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Ready, Prep, Go

Ready, Prep, Go

Get Your Bike Ready for Your Next Ontario Moto Adventure

Everything you need to know before embarking on an ADV trip in Ontario.

Toss me the keys to anything with two wheels and a motor and good luck getting them back. I love motor bikes, sport bikes, dirt bikes, cruisers; damn even bikes with no motor put a smile on my face. But when it came time to park a bike of my own in my garage there was only one way to go for me, the adventure bike; more specifically a Triumph Tiger 800 xc, one bike that can take you anywhere you want to go, the idea makes me giddy. 

Like all things manufactured for the masses it takes some time and expense to get things set up just the way you like them. To save you at least the time portion of the equation, let me take you through my adventure bike prep experience.

The Bike

Today’s adventure bikes are ready to take you exploring straight out of the showroom but it is wise to add some protective armour to your new toy. Engine guard, bash plate and a set of solid hand guards are a must. The hand guards will not only protect your hands from wind and impact but will save your clutch lever from snapping off in a simple tip over. You can’t start your bike without a clutch lever! The seat, anything is possible here, lower, higher, softer. I’m tall so for me a higher seat was in order. 





A lot is expected from adventure tires, they need bite to keep you moving when things get dirty and loose but also grip and longevity for hours on the pavement. Heidenau K60 Scouts, Continental TKC 80 and MitasE-07 are all good choices.

My Set Up - Rear: Mitas E-07Front: Mitas E-10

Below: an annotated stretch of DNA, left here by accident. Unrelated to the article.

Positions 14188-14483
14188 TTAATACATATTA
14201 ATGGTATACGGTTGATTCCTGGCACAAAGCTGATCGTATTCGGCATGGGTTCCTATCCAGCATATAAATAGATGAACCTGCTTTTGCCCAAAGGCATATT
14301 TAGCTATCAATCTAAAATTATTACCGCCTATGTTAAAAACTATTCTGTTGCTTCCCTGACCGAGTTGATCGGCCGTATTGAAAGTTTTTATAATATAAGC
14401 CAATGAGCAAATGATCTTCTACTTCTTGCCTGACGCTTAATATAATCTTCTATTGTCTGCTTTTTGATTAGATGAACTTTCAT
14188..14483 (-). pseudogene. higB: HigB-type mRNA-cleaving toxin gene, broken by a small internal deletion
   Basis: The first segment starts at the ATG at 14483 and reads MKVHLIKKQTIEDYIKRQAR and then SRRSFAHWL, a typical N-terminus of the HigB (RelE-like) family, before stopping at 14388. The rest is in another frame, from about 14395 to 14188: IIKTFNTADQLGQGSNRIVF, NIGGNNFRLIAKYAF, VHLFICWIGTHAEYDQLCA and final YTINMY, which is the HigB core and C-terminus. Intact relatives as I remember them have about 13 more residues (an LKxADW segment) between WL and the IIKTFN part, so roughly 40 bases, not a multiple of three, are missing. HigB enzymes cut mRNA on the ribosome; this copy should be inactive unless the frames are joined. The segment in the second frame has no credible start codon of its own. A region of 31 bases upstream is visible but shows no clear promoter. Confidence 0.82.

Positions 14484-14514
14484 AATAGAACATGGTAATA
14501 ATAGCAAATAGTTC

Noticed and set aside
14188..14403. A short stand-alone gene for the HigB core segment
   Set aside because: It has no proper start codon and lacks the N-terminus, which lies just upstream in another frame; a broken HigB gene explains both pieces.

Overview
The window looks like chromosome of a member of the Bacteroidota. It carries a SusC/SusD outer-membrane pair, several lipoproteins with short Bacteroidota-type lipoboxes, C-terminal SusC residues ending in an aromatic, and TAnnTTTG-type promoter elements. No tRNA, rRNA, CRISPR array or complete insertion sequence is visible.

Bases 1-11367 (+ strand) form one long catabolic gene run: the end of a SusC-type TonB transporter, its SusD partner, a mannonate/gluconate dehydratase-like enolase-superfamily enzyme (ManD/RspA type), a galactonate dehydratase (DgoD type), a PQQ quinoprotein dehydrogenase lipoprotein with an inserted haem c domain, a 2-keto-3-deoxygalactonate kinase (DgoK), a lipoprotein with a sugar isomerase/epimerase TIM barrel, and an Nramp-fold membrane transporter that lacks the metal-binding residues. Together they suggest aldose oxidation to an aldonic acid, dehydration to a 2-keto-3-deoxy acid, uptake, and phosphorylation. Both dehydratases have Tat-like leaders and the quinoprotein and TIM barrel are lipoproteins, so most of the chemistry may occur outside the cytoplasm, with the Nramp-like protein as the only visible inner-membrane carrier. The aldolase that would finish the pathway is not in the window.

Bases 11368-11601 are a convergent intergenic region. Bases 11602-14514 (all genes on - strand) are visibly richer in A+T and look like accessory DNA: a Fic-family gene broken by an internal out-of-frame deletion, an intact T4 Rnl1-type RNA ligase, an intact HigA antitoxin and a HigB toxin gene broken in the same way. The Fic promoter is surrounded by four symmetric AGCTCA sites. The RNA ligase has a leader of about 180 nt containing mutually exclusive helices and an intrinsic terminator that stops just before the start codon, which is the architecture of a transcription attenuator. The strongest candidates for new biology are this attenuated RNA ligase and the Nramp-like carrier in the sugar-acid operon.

You have two options, hard or soft bags. Hard bags generally give you more room and you can lock things up for added security. On the downside they are more expensive, they can bend or break in a fall and can cause injury if your leg gets trapped under it. Soft bags are less costly, won't break your leg in a crash but offer less volume and lack security. There really is no right or wrong here, it boils down to personal preference.


The GPS has become an indispensable tool for finding your way back home, lol! There are motorcycle specific units available but turn by turn instructions are of little use in the back country. If there is one must-have feature for an adventure worthy GPS unit it is the ability to work with tracks. Unlike directions controlled by the GPS unit, a track is a predeterminate route which shows up on the the screen as a line, the line turns, you turn, no warnings, no instruction, just follow the line. A good GPS unit loaded with the Ontario Back Roads map set and you are ready to go anywhere.

Check out the Go Tour Ontario Trip Planner for the Algoma ADV Route, an exhilarating run through Northern Ontario any time of year.

My Set Up - Garmin Montana 600 GPS , Ram mount wired to the bikes battery, Ontario Back Roads map set .





The best safety feature that you can bring with you on any trip is a good riding buddy. Using a Spot Tracker, an electronic device you carry that can be tracked by a computer at home and can send out a call for help in an emergency, is a wise investment. A tool kit, a spare tube and the knowledge how to fix a flat or basic mechanical issues is good to know. Last but not least the fuel range of your bike and the location of the next gas stop.

My Set Up - Kriega Tool Roll , Motion Pro Tire Irons , small bike pump.





The beauty of adventure riding in Ontario is the endless destination potential, pick a spot and go explore. But if you want some more established options to get you started you can try the TCAT, The Algoma Adventure Route or have a look at the Grey Bruce Motorcycle Touring map, it shows a number of adventure bike worthy roads in the area.



From remote lodges, back country trails, lakeside camping spots and thousands of kilometres of gravel roads, with the right equipment Ontario’s adventure riding can make you giddy with anticipation.

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